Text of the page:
Denial of a life insurance claim for making bad decisions?
How life insurance companies use little-known exclusions to deny claims
No matter how often a lawyer tells a client that they must read all contracts before signing them, people fail to do so all the time. Whether it is a purchase contract for a new vehicle, an employment agreement, or an insurance policy, people simply get too overwhelmed or bored (or both) with long-winded contracts written in arcane legalese.
Life insurance policies are no exception. They can be dozens of pages long, contain endless fine print, and can be hard to track even for the most seasoned legal professional. Nonetheless, if you want to make sure that your loved ones receive full death benefits when you die, you better get out the magnifying glass and start sweating the details.
The reason we say this is simple – life insurance policies are filled with little-known exclusions. These provisions give insurers a whole host of reasons to deny your claim and to deprive your beneficiaries of a policy payout. To make matters worse, many of these provisions may come as a complete surprise to most consumers.
In this article, we’ll take a look at some of the common denial clauses that policyholders may overlook. We’ll also explore ways to avoid having these exclusions impact your family.
Don’t break the law
For most people, it isn’t hard to avoid breaking the law. Nonetheless, even the most virtuous folks may bend the rules from time to time. For example, maybe you’ve gotten behind the wheel of a car after having one too many cocktails. Or perhaps you’ve gone hunting outside the posted season. Others may have crossed a “No Trespassing” sign on the way to take a breathtaking hike. Perhaps you know someone who has taken a prescription painkiller that wasn’t prescribed to them.
None of these offenses seem like a really big deal in the moment – but if you pass away engaging in any of those activities, it could be a sufficient reason for your life insurance company to deny benefits to your loved ones. This is because most policies contain exclusions allowing the insurance company to avoid paying on a claim if the policyholder dies while engaging in a crime. Some of those exclusions even include misdemeanor offenses. Think about that the next time you’re tempted to engage in one of these seemingly innocent affairs.
Don’t do drugs
Based on the prior section, it should come as no surprise that a life insurance company can deny a claim if the policyholder died while ingesting illegal drugs. In most situations, that activity would be considered a crime, and the insurance company could invoke the crime exclusion to reject coverage.
In other cases, the policy language expressly states that claims will not be paid if the policyholder dies under the influence of illicit substances. In either case, it is rare for an insurance company to pay on such a claim without a fight.
Did you know, however, that a life insurance company might also deny a claim based on a policyholder’s use of legal drugs? For example, if a person died after taking too high a dose of a prescription medication, the insurer may deem the death to be intentional. Coverage could thus be denied as a result of any applicable suicide exclusion.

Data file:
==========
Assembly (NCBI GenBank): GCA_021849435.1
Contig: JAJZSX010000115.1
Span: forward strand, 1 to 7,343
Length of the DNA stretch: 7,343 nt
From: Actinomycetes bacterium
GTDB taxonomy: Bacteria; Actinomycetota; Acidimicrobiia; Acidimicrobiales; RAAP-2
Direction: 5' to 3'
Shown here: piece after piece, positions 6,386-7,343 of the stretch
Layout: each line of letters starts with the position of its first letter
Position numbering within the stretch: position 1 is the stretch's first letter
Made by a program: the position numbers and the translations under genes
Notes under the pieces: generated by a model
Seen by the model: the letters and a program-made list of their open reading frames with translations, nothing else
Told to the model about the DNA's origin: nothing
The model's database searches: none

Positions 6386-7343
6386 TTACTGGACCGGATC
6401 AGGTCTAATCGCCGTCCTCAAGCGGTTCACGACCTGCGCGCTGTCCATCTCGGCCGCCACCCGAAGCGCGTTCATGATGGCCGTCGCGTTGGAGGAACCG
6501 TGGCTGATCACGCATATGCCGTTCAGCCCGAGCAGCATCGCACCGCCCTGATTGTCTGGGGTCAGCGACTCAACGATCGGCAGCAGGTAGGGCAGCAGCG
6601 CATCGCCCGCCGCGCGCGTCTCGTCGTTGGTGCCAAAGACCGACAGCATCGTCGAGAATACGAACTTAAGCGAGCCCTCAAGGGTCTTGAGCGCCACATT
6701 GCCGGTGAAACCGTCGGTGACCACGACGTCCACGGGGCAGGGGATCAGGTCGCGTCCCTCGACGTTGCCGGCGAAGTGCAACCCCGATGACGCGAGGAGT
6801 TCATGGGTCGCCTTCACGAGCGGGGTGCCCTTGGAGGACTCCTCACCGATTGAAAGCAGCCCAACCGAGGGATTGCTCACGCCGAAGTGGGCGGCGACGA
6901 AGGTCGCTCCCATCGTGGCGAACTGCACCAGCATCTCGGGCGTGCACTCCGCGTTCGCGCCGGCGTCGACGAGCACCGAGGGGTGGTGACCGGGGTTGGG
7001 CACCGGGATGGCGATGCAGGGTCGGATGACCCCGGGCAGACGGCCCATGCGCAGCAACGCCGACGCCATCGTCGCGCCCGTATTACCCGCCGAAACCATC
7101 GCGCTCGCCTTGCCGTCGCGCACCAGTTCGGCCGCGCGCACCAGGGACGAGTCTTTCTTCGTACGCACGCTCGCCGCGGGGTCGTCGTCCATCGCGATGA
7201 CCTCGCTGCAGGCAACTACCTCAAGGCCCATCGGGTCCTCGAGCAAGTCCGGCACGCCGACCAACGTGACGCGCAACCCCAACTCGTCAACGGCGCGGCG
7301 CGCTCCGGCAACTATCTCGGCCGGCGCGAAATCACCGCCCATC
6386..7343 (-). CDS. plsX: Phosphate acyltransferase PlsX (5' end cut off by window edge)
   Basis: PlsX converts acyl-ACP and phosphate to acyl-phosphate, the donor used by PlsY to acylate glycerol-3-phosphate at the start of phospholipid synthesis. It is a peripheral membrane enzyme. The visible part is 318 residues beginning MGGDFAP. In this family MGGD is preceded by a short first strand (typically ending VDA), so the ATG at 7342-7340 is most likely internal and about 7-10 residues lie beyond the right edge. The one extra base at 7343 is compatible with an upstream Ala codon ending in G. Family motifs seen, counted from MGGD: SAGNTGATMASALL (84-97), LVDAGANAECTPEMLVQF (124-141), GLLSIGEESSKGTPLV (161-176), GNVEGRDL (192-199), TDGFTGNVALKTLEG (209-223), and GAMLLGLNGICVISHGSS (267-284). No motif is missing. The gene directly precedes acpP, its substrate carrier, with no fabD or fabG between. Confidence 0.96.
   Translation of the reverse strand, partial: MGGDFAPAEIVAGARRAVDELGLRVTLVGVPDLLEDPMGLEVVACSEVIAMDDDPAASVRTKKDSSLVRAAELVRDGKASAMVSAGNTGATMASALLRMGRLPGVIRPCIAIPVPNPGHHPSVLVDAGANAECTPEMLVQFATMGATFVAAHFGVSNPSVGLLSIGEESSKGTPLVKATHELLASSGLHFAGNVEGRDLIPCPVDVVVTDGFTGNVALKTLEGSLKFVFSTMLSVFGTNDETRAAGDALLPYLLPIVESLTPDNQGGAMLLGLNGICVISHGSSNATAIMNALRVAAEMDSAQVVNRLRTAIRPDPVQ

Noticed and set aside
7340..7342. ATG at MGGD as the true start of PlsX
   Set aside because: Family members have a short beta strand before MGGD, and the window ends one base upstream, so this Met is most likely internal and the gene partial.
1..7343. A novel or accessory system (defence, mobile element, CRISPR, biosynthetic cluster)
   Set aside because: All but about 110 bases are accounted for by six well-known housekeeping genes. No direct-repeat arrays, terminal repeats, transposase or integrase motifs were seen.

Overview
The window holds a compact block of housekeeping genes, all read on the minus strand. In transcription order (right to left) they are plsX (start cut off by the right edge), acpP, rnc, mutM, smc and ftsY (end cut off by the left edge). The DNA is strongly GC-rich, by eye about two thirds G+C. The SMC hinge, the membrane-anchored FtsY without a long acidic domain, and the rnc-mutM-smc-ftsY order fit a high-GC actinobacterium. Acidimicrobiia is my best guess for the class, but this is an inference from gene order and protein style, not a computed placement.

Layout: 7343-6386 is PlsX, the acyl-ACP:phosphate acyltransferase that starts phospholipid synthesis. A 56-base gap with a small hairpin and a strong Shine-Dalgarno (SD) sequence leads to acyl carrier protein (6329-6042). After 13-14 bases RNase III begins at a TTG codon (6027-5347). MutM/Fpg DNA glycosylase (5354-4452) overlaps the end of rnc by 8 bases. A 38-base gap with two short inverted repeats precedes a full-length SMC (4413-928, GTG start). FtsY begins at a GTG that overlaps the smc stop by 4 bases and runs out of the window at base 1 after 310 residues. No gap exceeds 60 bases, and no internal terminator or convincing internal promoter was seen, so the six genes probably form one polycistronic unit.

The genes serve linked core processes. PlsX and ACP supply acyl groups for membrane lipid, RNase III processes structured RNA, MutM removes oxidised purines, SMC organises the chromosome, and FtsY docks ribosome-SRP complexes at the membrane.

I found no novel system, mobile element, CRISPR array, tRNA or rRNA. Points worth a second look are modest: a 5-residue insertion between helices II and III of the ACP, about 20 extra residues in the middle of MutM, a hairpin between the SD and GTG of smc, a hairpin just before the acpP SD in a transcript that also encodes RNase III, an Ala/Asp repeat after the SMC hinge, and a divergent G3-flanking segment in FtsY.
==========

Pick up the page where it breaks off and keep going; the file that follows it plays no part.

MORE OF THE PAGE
Moreover, even though marijuana use has been legalized in many states, its use still remains a crime under federal law. Consequently, if a policyholder dies while under the influence of cannabis, the life insurance company may deny a claim for benefits – even in a state where marijuana use is currently legal. While marijuana has not been linked to significant numbers of overdoses or deaths, the mere presence of the substance in one’s body at the time of death may cause a life insurer to deny coverage.
Watch your alcohol intake
In almost every corner of the United States, alcohol consumption by adults is perfectly legal. Notwithstanding this fact, alcohol use can still sometimes serve as the basis for a life insurer’s denial of death benefits.
One situation where this may arise is in the case of an alcohol abuser who fails to disclose the frequency of his alcohol use in the insurance application. Because there are so many chronic diseases that can result from alcohol abuse, an insurance company can deny an application based on what it perceives to be excessive consumption. Failure to disclose regular alcohol use can thus be considered a material misrepresentation in obtaining the policy. As we have discussed in other posts, material misrepresentations can be the basis for an insurance company to avoid its obligations under the policy.
In other cases, policyholders can actually overdose on alcohol while binge drinking. If the policyholder dies during such a binge, the insurer may deny coverage based on a claim that the death was reckless or intentional. The fine print of many policies may exclude coverage even in the case of a reckless (though not intentional) death.
What to do if you have been denied death benefits based on behavior
Let’s face it – insurance companies earn the highest profits when they deny claims. Don’t be surprised if your policyholder’s death is subject to intense scrutiny if any of the above issues are even arguably at play.
Just because your loved one passed away while engaged in these activities, however, does not automatically mean death benefits must be denied. Nonetheless, insurers are masterful at making beneficiaries believe they are not entitled to coverage.
Now is not the time to take matters into your own hands. To the contrary, you need to contact a seasoned attorney who specializes in denial of life insurance claims. We’ve seen life insurance companies raise every possible reason for a claim denial. We’ve also successfully overcome most of those issues for our clients over the years.
Don’t take such matters lightly. We’re here to help. Please feel free to contact us today.
Contact us today if you have a delayed or denied life insurance claim.